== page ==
In Example XV it is shown that the falling curtain technique can be used in connection with the hydraulic pressure atomizing technique to form a slow-release fertilizer using only sulfur and urea with low processing temperatures and provided other process conditions are properly controlled.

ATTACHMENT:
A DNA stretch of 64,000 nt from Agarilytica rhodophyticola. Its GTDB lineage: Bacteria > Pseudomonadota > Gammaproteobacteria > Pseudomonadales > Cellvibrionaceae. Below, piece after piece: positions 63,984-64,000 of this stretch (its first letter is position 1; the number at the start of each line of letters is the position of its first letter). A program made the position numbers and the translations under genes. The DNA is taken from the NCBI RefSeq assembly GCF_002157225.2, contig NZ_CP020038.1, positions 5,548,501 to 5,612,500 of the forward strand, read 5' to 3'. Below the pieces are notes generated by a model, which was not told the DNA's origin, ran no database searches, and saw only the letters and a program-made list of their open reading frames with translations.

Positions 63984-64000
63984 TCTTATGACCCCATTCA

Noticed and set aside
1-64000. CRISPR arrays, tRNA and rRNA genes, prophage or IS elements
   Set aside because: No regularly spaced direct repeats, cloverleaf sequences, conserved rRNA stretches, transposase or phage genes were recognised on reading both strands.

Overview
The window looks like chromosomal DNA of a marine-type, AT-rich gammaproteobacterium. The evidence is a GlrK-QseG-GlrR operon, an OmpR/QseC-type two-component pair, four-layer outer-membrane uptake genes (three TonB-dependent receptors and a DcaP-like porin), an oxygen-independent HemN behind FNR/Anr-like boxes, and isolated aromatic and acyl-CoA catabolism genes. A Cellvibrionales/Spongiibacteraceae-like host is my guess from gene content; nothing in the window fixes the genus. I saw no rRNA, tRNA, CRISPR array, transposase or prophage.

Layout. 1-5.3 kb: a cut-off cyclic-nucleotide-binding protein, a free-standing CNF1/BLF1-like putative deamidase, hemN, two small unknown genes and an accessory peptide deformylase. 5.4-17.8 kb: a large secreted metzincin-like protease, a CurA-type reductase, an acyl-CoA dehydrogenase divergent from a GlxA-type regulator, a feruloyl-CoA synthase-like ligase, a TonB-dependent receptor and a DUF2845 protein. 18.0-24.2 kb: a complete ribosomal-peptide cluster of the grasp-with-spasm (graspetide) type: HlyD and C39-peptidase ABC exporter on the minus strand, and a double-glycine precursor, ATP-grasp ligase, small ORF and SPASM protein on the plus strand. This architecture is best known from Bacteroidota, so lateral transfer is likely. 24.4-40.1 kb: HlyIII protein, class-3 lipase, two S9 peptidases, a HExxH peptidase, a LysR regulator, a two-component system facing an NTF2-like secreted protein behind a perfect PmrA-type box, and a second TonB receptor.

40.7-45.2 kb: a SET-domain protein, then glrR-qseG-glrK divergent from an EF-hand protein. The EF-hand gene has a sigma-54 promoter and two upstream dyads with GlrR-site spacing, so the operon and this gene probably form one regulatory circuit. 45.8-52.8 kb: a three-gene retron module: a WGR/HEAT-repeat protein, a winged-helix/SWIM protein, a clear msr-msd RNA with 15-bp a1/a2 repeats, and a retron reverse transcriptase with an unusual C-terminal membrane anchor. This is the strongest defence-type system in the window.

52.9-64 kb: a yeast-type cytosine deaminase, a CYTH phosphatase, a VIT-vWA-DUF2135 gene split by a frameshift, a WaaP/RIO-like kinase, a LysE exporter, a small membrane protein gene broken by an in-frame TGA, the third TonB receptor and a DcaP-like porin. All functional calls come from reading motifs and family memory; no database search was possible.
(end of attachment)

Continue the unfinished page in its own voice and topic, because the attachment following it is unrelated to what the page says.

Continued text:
Example XVI shows dramatically the effect of temperature on the production of a slow-release fertilizer coated with sulfur only. FIG. 9, which is a graphic picture of the results of the test described in Example XVI, shows that the optimum average urea temperature in the sulfur coating drums for the sulfur-coated urea pro duced hydraulically must be completely different from that used when the sulfur-coated urea is produced pneumatically as was previously described in like manner in FIG. 4. Since in Examples XIV, XV, and XVI the substrate urea was unfortunately precoated with l percent Barret clay by our urea supplier to prevent caking in shipment, we show in Example XVII infra that this is not an integral part of our process by using urea granules chemically conditioned by the supplier to prevent caking in shipment to us. This urea was void of any pre coating dust whatsoever.